And the Russians have reached the warm waters…

And the Russians have reached the warm waters…

The Turkish leadership’s extremely vocal and harsh criticism of the West makes Turkey appear in the eyes of an international observer as a highly anti-Western country. While some of the policies of the U.S. and the European Union are to be blamed for the rise of anti-Westernize in Turkey, there was always a lack of trust toward the West ingrained in Turkish psyche. 

On the other hand, there was always a similarly deep-rooted distrust toward Russia as well, but by contrast, the seemingly close cooperation between Turkey and Russia as well as the Turkish leadership’s sensitivity over avoiding any criticism of Moscow in front of the public hides this historic suspicion toward Moscow.

While the anti-Westernize is partly a legacy of the Sevres Treaty, which saw the seeds of fear among the Turks that the West always wants to divide Turkey into pieces, the roots of mistrust from Russia can be traced back to Turkish fears over Russia’s wish to reach “warm waters.”

Who stands in front of Russia’s outreach to warm waters? Turkey. That’s why Turkish governments have always been very sensitive about the meticulous application of the Monteux Treaty, which provides safe passage to Russian ships.

Ironically, Russia today stands as a country that has realized its centuries-old dream of reaching the warm waters of the Mediterranean. Not only has it consolidated its presence in Syria via its military bases, it started Sept. 1, which is marked as World Peace Day, its first ever joint force military drills in the Mediterranean.

During the drill, which will last until Sept. 8, Russian ships and planes will hold missile-firing and gunning exercises, according to Russian Navy Commander-in-Chief Vladimir Korolev. This will be the first time for Russia to hold such joint force exercise in its modern history, said Korolev. And for the purpose of ensuring the safety of shipping and flights, the areas covered by the drills were declared dangerous for navigation and flights in advance, according to statements made by Moscow.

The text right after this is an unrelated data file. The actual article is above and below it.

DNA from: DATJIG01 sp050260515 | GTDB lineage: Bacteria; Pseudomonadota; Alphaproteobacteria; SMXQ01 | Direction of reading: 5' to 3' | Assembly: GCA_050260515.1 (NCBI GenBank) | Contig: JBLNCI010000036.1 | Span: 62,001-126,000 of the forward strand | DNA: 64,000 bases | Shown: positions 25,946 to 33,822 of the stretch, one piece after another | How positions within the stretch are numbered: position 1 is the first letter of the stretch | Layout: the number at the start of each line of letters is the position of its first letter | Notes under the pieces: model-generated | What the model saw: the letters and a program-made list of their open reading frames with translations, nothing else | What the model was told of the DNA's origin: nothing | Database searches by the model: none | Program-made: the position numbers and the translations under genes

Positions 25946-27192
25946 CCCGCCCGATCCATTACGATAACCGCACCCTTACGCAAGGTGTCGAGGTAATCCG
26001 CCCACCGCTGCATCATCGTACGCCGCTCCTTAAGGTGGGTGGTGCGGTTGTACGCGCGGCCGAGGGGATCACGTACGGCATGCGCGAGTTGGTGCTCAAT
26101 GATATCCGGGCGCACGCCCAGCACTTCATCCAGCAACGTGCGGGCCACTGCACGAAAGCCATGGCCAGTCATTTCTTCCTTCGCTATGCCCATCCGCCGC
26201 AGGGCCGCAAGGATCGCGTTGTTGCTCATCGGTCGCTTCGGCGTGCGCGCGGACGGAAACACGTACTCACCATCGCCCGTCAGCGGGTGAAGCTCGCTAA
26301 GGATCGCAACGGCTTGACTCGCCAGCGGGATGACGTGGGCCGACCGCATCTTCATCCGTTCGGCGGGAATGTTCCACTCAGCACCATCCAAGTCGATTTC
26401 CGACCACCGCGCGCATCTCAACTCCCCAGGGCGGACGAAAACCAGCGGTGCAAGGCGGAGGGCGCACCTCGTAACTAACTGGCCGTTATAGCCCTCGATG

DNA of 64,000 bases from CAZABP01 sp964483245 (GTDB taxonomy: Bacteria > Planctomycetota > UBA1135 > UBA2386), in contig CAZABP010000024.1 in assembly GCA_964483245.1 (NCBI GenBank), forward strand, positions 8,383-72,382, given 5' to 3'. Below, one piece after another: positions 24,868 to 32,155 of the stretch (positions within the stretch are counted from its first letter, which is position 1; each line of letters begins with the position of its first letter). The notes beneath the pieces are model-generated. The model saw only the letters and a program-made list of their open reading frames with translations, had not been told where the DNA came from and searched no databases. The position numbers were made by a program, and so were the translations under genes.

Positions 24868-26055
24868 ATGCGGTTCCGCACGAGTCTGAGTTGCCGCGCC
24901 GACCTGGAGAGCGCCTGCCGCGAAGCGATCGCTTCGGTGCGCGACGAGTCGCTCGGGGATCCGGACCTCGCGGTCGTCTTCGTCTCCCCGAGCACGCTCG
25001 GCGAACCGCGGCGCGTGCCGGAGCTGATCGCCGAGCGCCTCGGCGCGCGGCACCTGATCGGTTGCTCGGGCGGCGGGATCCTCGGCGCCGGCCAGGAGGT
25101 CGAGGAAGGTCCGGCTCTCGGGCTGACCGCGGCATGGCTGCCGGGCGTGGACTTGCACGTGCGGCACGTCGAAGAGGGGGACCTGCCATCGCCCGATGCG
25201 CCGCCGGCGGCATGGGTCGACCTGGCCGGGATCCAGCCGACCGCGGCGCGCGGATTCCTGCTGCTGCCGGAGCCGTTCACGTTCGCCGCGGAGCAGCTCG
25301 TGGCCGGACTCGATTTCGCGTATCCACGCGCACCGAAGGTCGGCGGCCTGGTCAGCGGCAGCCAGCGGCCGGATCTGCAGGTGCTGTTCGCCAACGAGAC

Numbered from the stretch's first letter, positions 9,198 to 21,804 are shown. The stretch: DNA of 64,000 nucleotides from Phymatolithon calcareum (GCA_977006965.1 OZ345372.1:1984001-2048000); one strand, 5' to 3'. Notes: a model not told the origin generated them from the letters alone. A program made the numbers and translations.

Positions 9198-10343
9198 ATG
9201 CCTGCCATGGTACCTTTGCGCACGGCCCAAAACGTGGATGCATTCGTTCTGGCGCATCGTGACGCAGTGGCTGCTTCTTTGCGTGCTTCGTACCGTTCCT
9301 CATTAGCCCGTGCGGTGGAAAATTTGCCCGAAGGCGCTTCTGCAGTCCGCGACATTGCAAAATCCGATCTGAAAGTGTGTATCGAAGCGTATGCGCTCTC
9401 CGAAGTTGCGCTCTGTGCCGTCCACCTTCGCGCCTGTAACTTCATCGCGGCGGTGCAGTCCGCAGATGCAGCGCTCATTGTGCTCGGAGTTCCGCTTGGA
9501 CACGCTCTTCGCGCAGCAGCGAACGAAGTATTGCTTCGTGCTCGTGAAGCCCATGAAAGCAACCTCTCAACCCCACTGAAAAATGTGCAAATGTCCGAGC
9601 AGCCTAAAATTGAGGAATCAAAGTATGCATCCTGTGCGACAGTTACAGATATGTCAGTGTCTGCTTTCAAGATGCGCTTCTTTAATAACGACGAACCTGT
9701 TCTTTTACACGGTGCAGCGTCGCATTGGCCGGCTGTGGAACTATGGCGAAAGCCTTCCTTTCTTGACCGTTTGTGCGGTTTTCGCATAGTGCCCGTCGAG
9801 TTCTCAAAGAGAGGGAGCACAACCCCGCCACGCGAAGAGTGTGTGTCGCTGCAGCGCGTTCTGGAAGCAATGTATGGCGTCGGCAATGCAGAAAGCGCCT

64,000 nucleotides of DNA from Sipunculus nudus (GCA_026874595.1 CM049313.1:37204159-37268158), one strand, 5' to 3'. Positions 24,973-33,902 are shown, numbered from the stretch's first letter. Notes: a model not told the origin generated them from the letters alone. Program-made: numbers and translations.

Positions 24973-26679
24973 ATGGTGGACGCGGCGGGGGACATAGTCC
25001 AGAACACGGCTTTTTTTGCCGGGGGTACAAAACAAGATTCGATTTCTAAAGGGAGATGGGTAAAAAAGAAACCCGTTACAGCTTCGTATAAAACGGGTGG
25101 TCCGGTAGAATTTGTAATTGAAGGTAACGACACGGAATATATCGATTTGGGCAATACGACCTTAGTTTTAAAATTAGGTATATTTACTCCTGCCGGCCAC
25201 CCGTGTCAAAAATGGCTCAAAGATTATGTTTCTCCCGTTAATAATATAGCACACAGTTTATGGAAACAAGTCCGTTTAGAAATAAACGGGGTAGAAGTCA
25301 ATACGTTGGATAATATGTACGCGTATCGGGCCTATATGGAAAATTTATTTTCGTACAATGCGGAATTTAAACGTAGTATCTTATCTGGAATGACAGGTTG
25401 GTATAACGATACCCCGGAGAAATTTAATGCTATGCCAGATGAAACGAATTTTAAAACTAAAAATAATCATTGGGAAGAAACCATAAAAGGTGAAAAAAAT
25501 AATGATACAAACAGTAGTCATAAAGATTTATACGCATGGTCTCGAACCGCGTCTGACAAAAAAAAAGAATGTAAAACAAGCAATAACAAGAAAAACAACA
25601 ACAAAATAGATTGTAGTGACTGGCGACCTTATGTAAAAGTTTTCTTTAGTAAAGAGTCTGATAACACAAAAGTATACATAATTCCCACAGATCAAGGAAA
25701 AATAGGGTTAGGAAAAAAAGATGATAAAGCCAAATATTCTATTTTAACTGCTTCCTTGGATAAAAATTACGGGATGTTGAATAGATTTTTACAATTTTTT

The Russian Foreign Ministry’s statement that the drills are not related to the state of affairs in Syria can only be explained by typical Russian sarcasm. At any rate I am sure Ankara is well aware that this is about the imminent attack planed by Syrian regime forces to take Idlib.

Obviously Russia did not occupy Turkish lands to reach the warm waters, but it did not have to. And its consolidated military presence in the Mediterranean certainly weakens Turkey’s hands vis-a-vis Russia.

As Bashar al-Assad is resolute on taking back Idlib, Turkey is unfortunately facing the risk of humiliatingly being chased out from the region. The ongoing talks with Russia and Iran are actually going to determine the level of humiliation.

Turkey has been trying to prevent the attack by underlining that this will lead to a terrible human tragedy, as regime forces will not bother separating civilians from fighters. Separating civilians from fighters however hasn’t exactly been an attribute of Russian strategy while struggling against opponents as we have seen in Chechnya.

Humanitarian concerns and a possible influx of additional refugees toward Turkey will be the least of Russia’s concerns.

The only reason why Russians would appear to appease some of Turkey’s concerns would be their wish to keep the divide between Turkey and its Western allies.

In other words, Turkey is worth listening to by Russia as long as it is part of the Western alliance. Otherwise, what tools does Turkey have to dissuade Russia from encouraging the Syrian army to attack Idlib? Especially when it has been encircled by Russia from the north and the south?

If Moscow proves to be insensitive to Turkey’s worries and if we witness a catastrophic human tragedy in Syria that will also further increase the burden on Turkey in terms of hosting refugees and checking on jihadists, one would expect these would have consequences in terms of Turkish–Russian cooperation in every field.

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